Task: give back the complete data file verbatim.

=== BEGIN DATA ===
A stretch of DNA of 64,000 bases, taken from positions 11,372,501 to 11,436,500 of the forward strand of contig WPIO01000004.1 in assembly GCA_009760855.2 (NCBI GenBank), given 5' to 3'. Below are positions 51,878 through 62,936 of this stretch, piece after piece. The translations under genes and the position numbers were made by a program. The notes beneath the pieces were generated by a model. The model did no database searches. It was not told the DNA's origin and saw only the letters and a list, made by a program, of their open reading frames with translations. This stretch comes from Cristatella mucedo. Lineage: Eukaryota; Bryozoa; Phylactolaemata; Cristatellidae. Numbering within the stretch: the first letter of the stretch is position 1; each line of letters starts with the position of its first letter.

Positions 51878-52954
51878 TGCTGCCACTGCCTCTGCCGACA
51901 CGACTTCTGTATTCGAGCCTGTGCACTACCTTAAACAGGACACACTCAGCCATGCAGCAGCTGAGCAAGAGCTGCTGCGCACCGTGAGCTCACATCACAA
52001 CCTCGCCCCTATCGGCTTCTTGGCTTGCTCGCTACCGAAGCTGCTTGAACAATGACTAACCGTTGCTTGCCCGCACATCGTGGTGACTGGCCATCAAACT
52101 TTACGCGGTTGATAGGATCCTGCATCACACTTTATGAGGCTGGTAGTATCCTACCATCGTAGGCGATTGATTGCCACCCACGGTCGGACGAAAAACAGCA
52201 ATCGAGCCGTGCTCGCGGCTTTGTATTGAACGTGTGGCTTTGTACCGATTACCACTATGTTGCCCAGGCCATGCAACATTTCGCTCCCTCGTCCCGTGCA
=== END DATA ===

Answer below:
A stretch of DNA of 64,000 bases, taken from positions 11,372,501 to 11,436,500 of the forward strand of contig WPIO01000004.1 in assembly GCA_009760855.2 (NCBI GenBank), given 5' to 3'. Below are positions 51,878 through 62,936 of this stretch, piece after piece. The translations under genes and the position numbers were made by a program. The notes beneath the pieces were generated by a model. The model did no database searches. It was not told the DNA's origin and saw only the letters and a list, made by a program, of their open reading frames with translations. This stretch comes from Cristatella mucedo. Lineage: Eukaryota; Bryozoa; Phylactolaemata; Cristatellidae. Numbering within the stretch: the first letter of the stretch is position 1; each line of letters starts with the position of its first letter.

Positions 51878-52954
51878 TGCTGCCACTGCCTCTGCCGACA
51901 CGACTTCTGTATTCGAGCCTGTGCACTACCTTAAACAGGACACACTCAGCCATGCAGCAGCTGAGCAAGAGCTGCTGCGCACCGTGAGCTCACATCACAA
52001 CCTCGCCCCTATCGGCTTCTTGGCTTGCTCGCTACCGAAGCTGCTTGAACAATGACTAACCGTTGCTTGCCCGCACATCGTGGTGACTGGCCATCAAACT
52101 TTACGCGGTTGATAGGATCCTGCATCACACTTTATGAGGCTGGTAGTATCCTACCATCGTAGGCGATTGATTGCCACCCACGGTCGGACGAAAAACAGCA
52201 ATCGAGCCGTGCTCGCGGCTTTGTATTGAACGTGTGGCTTTGTACCGATTACCACTATGTTGCCCAGGCCATGCAACATTTCGCTCCCTCGTCCCGTGCA